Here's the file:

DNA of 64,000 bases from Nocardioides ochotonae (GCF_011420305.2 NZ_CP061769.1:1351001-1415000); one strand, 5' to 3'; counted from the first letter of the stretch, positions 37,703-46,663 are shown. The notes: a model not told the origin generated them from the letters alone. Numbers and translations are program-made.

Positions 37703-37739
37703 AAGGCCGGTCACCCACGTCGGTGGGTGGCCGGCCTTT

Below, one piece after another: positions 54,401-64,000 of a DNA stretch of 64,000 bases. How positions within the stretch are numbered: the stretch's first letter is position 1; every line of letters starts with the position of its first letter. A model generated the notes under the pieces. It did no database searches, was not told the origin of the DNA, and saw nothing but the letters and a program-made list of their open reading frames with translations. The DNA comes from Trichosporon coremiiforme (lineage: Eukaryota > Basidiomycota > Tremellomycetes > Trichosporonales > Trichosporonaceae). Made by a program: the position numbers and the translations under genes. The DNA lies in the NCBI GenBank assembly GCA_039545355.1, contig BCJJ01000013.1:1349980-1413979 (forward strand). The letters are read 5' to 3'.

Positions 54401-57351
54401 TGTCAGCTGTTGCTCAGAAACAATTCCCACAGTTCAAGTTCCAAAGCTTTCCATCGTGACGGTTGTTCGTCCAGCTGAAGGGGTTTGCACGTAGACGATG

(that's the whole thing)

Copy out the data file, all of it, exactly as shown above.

DNA of 64,000 bases from Nocardioides ochotonae (GCF_011420305.2 NZ_CP061769.1:1351001-1415000); one strand, 5' to 3'; counted from the first letter of the stretch, positions 37,703-46,663 are shown. The notes: a model not told the origin generated them from the letters alone. Numbers and translations are program-made.

Positions 37703-37739
37703 AAGGCCGGTCACCCACGTCGGTGGGTGGCCGGCCTTT

Below, one piece after another: positions 54,401-64,000 of a DNA stretch of 64,000 bases. How positions within the stretch are numbered: the stretch's first letter is position 1; every line of letters starts with the position of its first letter. A model generated the notes under the pieces. It did no database searches, was not told the origin of the DNA, and saw nothing but the letters and a program-made list of their open reading frames with translations. The DNA comes from Trichosporon coremiiforme (lineage: Eukaryota > Basidiomycota > Tremellomycetes > Trichosporonales > Trichosporonaceae). Made by a program: the position numbers and the translations under genes. The DNA lies in the NCBI GenBank assembly GCA_039545355.1, contig BCJJ01000013.1:1349980-1413979 (forward strand). The letters are read 5' to 3'.

Positions 54401-57351
54401 TGTCAGCTGTTGCTCAGAAACAATTCCCACAGTTCAAGTTCCAAAGCTTTCCATCGTGACGGTTGTTCGTCCAGCTGAAGGGGTTTGCACGTAGACGATG